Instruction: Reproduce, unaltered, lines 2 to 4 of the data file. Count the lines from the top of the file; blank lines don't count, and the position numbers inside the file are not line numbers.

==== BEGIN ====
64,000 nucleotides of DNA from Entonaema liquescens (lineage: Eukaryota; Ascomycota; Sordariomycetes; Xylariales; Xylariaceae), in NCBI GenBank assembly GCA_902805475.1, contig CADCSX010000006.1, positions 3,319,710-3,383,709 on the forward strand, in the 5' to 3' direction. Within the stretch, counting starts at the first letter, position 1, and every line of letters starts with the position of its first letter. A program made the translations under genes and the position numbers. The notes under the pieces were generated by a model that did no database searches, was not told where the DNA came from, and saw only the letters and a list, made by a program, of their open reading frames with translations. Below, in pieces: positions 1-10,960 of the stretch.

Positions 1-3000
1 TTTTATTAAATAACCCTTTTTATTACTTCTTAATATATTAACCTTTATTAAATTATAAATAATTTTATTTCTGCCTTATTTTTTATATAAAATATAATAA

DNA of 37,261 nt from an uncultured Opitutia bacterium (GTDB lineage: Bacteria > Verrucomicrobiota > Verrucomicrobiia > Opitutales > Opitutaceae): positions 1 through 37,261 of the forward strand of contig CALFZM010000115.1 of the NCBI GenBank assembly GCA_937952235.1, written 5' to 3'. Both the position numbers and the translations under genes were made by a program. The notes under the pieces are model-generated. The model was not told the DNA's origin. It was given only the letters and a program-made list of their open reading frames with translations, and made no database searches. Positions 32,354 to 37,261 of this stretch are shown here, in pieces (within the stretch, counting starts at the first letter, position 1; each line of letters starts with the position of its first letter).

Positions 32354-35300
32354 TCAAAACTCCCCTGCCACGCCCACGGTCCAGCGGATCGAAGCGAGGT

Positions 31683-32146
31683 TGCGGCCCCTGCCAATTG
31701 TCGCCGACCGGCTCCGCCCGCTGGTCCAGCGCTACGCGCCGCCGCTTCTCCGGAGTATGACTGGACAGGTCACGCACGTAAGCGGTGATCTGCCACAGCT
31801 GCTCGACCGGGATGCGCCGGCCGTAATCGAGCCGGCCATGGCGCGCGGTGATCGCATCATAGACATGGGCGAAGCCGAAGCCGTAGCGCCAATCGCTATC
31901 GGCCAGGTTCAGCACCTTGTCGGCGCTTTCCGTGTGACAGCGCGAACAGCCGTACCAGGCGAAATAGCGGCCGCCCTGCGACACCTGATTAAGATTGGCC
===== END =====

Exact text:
Positions 1-3000
1 TTTTATTAAATAACCCTTTTTATTACTTCTTAATATATTAACCTTTATTAAATTATAAATAATTTTATTTCTGCCTTATTTTTTATATAAAATATAATAA

DNA of 37,261 nt from an uncultured Opitutia bacterium (GTDB lineage: Bacteria > Verrucomicrobiota > Verrucomicrobiia > Opitutales > Opitutaceae): positions 1 through 37,261 of the forward strand of contig CALFZM010000115.1 of the NCBI GenBank assembly GCA_937952235.1, written 5' to 3'. Both the position numbers and the translations under genes were made by a program. The notes under the pieces are model-generated. The model was not told the DNA's origin. It was given only the letters and a program-made list of their open reading frames with translations, and made no database searches. Positions 32,354 to 37,261 of this stretch are shown here, in pieces (within the stretch, counting starts at the first letter, position 1; each line of letters starts with the position of its first letter).